Caixin
Sep 08, 2017 07:28 PM
ECONOMY

Top Energy Regulator Takes on Power Glut

China’s National Energy Administration (NEA) has demanded that power companies eliminate 100 outdated coal-fired power plants with a total of 4.72 million kilowatts of installed capacity. Above, smoke billows from Jiangsu Xutang Power Plant, a coal-fired facility in Jiangsu province, on Sept. 1. Photo: Visual China
China’s National Energy Administration (NEA) has demanded that power companies eliminate 100 outdated coal-fired power plants with a total of 4.72 million kilowatts of installed capacity. Above, smoke billows from Jiangsu Xutang Power Plant, a coal-fired facility in Jiangsu province, on Sept. 1. Photo: Visual China

(Beijing) — China’s top energy regulator is forging ahead with plans to phase out coal-fired power plants in an effort to tackle an electricity glut, as rising coal prices squeeze power companies’ profit margins.

The National Energy Administration (NEA) demanded that the electricity firms eliminate 100 outdated coal-fired power plants, which in total have 4.72 million kilowatts of installed capacity, the official China Securities Daily reported.

The report said China’s five state-run power companies control power plants accounting for 3.6 million kilowatts of the installed capacity slated for elimination.

Most of the power plants to be shut down have a production capacity below 200,000 kilowatts, due to their low power efficiency, experts said.

However, the overcapacity cut in the power sector seems conservative compared with the goals set by the central government. In a bid to develop its clean energy industry, China will reduce its coal-fired power generation capacity by at least 50 million kilowatts this year through the suspension or postponement of new plant construction and the elimination of existing capacity, Chinese Premier Li Keqiang said in March.

The NEA set a relatively modest installed capacity target because of mounting challenges faced by local authorities in carrying out the drive, as the targeted companies are mostly state-owned behemoths, said Lin Boqiang, dean of the China Institute for Energy Policy Studies at Xiamen University.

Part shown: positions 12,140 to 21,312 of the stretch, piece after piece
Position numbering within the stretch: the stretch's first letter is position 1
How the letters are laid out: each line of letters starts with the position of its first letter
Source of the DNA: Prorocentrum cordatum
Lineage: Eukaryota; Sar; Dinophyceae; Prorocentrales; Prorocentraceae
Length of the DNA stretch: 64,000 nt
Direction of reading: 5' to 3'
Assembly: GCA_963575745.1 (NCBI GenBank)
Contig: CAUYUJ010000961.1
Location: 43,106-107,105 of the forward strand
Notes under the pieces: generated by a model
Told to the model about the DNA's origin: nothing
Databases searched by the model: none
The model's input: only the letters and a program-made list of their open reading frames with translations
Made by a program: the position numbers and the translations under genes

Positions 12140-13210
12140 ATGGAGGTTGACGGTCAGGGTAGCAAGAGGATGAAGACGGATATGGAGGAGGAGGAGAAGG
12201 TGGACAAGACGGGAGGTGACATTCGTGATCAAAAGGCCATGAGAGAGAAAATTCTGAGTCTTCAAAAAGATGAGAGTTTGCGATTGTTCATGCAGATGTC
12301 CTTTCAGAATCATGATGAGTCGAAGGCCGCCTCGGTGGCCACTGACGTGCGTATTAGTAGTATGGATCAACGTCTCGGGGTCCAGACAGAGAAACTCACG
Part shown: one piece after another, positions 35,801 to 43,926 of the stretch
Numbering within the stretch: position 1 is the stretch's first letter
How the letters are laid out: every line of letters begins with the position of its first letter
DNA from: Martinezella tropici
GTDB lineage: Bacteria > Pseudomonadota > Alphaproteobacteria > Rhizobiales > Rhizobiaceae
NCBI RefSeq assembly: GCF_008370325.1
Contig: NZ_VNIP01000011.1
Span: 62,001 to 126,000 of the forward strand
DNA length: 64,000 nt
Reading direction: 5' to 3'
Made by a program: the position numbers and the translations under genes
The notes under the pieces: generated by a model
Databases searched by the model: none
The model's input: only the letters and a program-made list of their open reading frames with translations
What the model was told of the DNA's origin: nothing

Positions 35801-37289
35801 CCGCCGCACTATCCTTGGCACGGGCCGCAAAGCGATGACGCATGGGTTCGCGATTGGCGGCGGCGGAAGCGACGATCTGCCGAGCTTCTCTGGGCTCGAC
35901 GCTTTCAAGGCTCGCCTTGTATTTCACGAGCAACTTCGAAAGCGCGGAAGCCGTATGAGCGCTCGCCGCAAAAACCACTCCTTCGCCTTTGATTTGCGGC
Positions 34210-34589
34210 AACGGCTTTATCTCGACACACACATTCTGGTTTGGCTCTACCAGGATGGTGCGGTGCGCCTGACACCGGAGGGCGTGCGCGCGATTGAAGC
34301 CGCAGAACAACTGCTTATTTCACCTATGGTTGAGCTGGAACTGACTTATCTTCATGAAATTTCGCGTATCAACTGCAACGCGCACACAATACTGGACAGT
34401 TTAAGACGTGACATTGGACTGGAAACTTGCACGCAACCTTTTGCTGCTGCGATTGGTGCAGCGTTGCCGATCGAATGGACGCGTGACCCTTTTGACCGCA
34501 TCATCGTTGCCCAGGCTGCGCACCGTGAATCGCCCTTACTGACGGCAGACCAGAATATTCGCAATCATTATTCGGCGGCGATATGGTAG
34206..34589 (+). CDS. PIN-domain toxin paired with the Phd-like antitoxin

“Local governments also have to weigh the potential impact on local economic growth and help laid-off employees find new jobs,” Lin told Caixin.

Another reason why the NEA set such a small target is because much of the excess installed capacity is actually from modern, efficient plants built to meet user demand as the growth of the Chinese economy remained robust, Lin added. But the plants were constructed without official approval.

“Irregular capacity is not necessarily outdated capacity,” Lin said. “Many of the plants are quite advanced and new.”

Lin warned that the government should differentiate between outdated capacity and “irregular” but advanced capacity in its campaign. Many provinces that have been hit by power shortages, such as Shandong in eastern China, built up a large number of coal-fired plants in 2010 and 2011 to catch up with surging demand — but did not get the central government’s nod.

The price of coal is expected to have risen 18.6% year-on-year in August, according to news portal Sina.com, citing a report from the Ministry of Commerce.

Contact reporter Pan Che (chepan@caixin.com)

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